The PH 8.3 has the ability to introduce you to music that previously didn't seem to fit into your musical world, even making it enjoyable. Instead of now describing how that succeeded in our case, we give you the unrestricted recommendation to listen to this masterpiece of German engineering with its heart for music extensively. And who knows: Maybe its almost unlimited possibilities will, at some point, make you realize that life is too short to spend it only with one turntable...
Versatile and comfortable phono preamplifier that plays right at the top in terms of sound. Dynamic, unwavering in the bass, with a hint of tube feeling. Modular design.
Price: from 7700 € (Last check: 06.11.2020)
Dimensions WxHxD: 43 x 14 x 38 cm
Weight: 12 kg
Warranty: 3 years (Garantiezeit gilt auch für die Röhren)
Manufacturer: Audio Video Manufaktur
|Signal-to-noise ratio Phono MM (5 mV / 1 kHz):||81 dB(A)|
|Signal-to-noise ratio Phono MC (0.5 mV / 1 kHz):||75 dB(A)|
|Phono MM: Input sensitivity for 1 V U out:||5 mV|
|Phono MM: Gain factor:||46-66 dB|
|Phono MM: Overdrive resistance:||36 mV|
|Phono MM: Input resistance:||37 kOhm|
|Phono MC: Input sensitivity for 1 V U out:||0.52 mV|
|Phono MC: Gain factor:||65-85 dB|
|Phono MC: Overdrive resistance:||2.1/ 4.9 XLR mV|
|Phono MC: Input resistance:||29-957 Ohm|
|Output resistance at 1 kHz:||52/94 XLR Ohm|
|Stereo channel separation (5mV/1kHz/1kOhm):||72 dB|
|Distortion factor at 1 V:||0.05 %|
|Intermodulation 1 V:||0.015 %|
|Stereo channel separation at 10kHz:||72 dB|
|Power consumption Standby:||0.5 W|
|Power consumption Idling:||17.2 W|
|Measured at a mains voltage of:||224 Volt|
Sound Level Phono preamplifier: 100%
Frequency responses as straight as they can be, for both MM and MC; low noise and almost distortion-free.
Voyd Reference/Helios Cyalene/Benz Micro LPS,
Thorens TD 124/SME 3012 R/Benz Micro LPS,
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Exposure XM 3, Brinkmann Edison MK2
Accustic Arts Tube Pre 2 MKII,
Audio Research Ref. 1,
T+A P 3100
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Audio Research Classic 120,
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DALI Epicon 6,
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What We've Heard
Beethoven – Berlin Philharmonic / Karajan: The 9 Symphonies
Among the countless recordings certainly one of the most musically interesting, additionally in very good recording quality.
German cult classic and worthy of listening to not only for fans of electronic music. The current re-release on 180 grams of colored vinyl sounds excellent in addition.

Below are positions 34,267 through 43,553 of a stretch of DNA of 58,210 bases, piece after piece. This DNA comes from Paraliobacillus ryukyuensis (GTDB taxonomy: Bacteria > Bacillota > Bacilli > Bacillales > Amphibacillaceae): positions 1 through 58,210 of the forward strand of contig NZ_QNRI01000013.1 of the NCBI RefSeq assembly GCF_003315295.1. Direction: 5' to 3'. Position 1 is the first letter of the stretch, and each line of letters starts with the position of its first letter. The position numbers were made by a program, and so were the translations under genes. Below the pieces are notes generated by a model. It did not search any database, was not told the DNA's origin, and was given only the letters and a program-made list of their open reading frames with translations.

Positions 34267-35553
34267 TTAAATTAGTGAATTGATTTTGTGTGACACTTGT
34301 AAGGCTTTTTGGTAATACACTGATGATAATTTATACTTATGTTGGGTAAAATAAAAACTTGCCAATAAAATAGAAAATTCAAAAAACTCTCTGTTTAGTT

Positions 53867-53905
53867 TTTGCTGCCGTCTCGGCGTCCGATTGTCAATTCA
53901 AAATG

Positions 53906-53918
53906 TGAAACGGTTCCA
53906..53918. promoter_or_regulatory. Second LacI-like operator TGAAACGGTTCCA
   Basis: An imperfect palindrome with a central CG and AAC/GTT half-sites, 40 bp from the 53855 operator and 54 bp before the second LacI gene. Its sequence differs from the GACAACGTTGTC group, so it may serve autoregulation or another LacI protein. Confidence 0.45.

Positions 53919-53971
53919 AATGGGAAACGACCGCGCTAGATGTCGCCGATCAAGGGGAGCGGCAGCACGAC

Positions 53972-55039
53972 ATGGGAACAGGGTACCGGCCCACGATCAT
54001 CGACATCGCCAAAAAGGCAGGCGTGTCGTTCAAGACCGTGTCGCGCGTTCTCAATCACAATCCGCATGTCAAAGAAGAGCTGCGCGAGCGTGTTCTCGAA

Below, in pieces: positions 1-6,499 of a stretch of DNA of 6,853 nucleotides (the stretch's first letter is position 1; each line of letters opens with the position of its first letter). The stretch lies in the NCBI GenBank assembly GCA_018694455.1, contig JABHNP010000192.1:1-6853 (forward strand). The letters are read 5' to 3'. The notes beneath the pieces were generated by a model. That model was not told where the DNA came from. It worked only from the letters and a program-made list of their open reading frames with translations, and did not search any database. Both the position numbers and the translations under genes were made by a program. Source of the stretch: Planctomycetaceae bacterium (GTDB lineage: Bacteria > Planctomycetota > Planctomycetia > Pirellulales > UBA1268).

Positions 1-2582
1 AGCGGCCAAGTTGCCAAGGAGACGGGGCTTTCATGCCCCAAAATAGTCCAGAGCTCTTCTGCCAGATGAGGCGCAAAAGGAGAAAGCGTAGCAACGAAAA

The PH 8.3 has four plug-in slots into which different input modules can be inserted as desired. The following modules are available: MC balanced, MC unbalanced, MM unbalanced.
The input signal is linearly amplified on these cards WITHOUT equalization by a factor of 100 (MM) or 1000 (MC). For the purpose of adjusting to the pickup, there is a piece of circuitry directly at the respective inputs which sets the input impedance (MC: 30 to 1000 Ohms / MM 50 to 400 pF). These adjustment values are stored by the device individually for each module.
At the output of each module a gold contact relay is set, which switches the signals (when the module is selected) through to the main board in the device itself. The signal processing is then done by the main board: this starts with the bass equalization. Since this is a passive equalization, the bass is not boosted as would be usual, but the range above is lowered. The signal now passes through an amplifier, raising the level by 20 dB.
This is followed by the treble equalization, which also works passively and therefore lowers the high frequencies. Due to the passive mode of operation, the frequency response above the high-frequency range continues steadily downward; there is no overshoot, as occurs with equalization using negative feedback. The time constants of the equalizer are realized via high-precision resistors (0.1%) and selected film capacitors. Thus, deviations from the ideal curve are realized to well below 0.2 dB. The individual time constants are realized via relay switched resistors. Therefore, the PA 8.3 can realize a total of six of the most common equalization curves for LP records with high precision: RIAA, TELDEC, NARTB, EMI-Electrola, COLUMBIA and DECCA. This is especially helpful when playing older LPs. In fact, before RIAA became the quasi-standard, many recording studios used their own pre-equalization curves.
After the equalizing section, a switchable amplifier stage handles the level adjustment. The gain is adjustable to the respective pickup in steps of 5 dB between 0 dB and + 20 dB. Furthermore, the owner of the PH 8.3 can switch the playback to mono (reduces noise when playing mono records and helps when adjusting the pickup) and even invert the phase if desired. The processed signal can now be passed to the tube stage either directly or via a switchable subsonic filter symmetrically. The tube stage is equipped with two ECC83 double triodes, which amplify the signal of the right and left channel symmetrically. It is fed by a very stable high-voltage PSU, which is designed as a switching power supply. The tube stage is then followed by a total of six Class A buffers with discrete transistors, which pass the signal to the outputs with low impedance.
Last but not least: The power supply of the PH 8.3 is located on a separate circuit board. Four wide range switching power supplies (100V to 250V) manage the production of the different operating voltages. These are then freed from unwanted interferences via a combination of chokes and capacitors and passed on to the main board. The processor switches off all unnecessary voltages in standby mode, so that the power consumption is reduced to less than 0.5 W.
(The original German explanation was translated into English by STEREO Magazine)